British journalists worked for MI6 during the Cold War: investigation

George BlakeBy JOSEPH FITSANAKIS | intelNews.org |
Numerous notable journalists working for some of Britain’s most prestigious publications routinely collaborated with British intelligence during the Cold War, according to a BBC investigation. In 1968, Soviet newspaper Izvestia published the contents of an alleged British government memorandum entitled “Liaison Between the BBC and SIS”. SIS, which stands for Secret Intelligence Service, also known as MI6, is Britain’s foremost external intelligence agency. The paper, which was the official organ of the Presidium of the Supreme Soviet of the USSR, claimed that the foreign correspondents of most leading British newspapers secretly collaborated with the British intelligence community. It also alleged that the BBC’s world radio service had agreed with MI6 to broadcast preselected sentences or songs at prearranged times. These signals were used by British intelligence officers to demonstrate to foreign recruits in the Eastern Bloc that they were operating on behalf of the UK. At the time, the BBC virulently rejected the Izvestia’s claims, calling them “black propaganda” aimed at distracting world opinion from the invasion of Czechoslovakia by Warsaw Pact troops, which had taken place some months earlier. But an investigation aired this week by the BBC Radio 4’s investigative Document program suggests that the memo published by the Soviet newspaper was probably genuine. The program says it discovered a memorandum in the BBC’s archives, which laments the embarrassment caused to MI6 by the Soviet claims. The memorandum, dated April 24, 1969, describes MI6 as “our friends”. The BBC program, which is available to listen to here, discusses the Soviets’ claims that several notable British journalists were MI6 agents. Read more of this post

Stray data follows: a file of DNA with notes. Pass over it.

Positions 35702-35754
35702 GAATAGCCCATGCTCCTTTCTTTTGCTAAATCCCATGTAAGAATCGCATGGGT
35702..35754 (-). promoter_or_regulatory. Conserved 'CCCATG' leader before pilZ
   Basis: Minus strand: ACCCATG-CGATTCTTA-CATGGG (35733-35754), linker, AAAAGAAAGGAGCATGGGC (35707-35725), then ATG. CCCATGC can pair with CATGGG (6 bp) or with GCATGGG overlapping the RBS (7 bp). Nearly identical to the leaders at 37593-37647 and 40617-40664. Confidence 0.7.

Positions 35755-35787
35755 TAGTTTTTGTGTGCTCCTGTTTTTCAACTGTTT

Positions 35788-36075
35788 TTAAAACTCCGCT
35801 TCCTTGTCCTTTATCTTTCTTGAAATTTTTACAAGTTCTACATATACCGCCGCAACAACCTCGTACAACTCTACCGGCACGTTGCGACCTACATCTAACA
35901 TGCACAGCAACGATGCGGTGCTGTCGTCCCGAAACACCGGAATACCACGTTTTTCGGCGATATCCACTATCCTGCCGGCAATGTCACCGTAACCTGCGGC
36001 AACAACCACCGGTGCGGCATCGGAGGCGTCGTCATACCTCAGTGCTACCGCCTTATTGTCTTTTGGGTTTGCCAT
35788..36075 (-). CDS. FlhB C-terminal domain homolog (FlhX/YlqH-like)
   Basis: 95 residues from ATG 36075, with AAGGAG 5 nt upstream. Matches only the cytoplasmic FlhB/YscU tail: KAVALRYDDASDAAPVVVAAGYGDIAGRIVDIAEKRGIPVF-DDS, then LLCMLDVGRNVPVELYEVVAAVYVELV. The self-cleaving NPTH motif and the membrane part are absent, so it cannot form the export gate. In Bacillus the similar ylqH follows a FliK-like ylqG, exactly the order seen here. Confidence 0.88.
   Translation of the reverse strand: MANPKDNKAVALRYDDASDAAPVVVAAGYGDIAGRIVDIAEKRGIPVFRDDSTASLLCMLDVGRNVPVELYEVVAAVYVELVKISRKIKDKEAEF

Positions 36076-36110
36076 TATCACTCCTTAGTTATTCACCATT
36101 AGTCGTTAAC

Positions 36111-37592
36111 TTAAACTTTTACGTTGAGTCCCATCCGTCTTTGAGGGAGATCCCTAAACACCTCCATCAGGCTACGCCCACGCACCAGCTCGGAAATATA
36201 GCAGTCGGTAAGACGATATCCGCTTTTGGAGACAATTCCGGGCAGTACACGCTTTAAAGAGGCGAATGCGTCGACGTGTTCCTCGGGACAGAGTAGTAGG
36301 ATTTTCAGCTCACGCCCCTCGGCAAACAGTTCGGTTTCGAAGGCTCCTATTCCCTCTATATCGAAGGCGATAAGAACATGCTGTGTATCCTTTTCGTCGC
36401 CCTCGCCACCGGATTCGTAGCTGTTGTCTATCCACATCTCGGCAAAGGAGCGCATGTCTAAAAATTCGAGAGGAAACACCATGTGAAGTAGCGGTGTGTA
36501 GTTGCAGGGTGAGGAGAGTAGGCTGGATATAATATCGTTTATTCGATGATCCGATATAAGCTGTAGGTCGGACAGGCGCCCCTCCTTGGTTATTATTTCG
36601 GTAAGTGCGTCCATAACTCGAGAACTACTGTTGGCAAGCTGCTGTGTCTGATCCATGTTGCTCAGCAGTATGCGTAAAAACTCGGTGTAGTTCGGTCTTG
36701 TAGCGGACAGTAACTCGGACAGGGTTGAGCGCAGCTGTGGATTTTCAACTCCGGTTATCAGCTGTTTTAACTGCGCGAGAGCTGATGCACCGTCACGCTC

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CIA to continue working with Jordanians, despite suicide attack

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By JOSEPH FITSANAKIS | intelNews.org |
The vast majority of intelligence insiders, as well as intelligence observers, seem to agree that the CIA is determined to maintain its close links with Jordanian intelligence services, despite the December 30 suicide bombing that killed and injured 13 CIA personnel. Jordanian doctor Humam Khalil al-Balawi, who detonated a concealed bomb shortly after he was allowed into the US Forward Operating Base Chapman in Khost, Afghanistan, had been recruited as a high-level informant by Jordan’s General Intelligence Department (GID). The Jordanian agency, which is known for its brutal interrogation tactics, is widely considered America’s most valuable intelligence partner in the Arab world. But the December 30 blunder, which resulted in the CIA’s second highest casualty disaster in its 63-year history, prompted some to question GID’s overall value. Read more of this post

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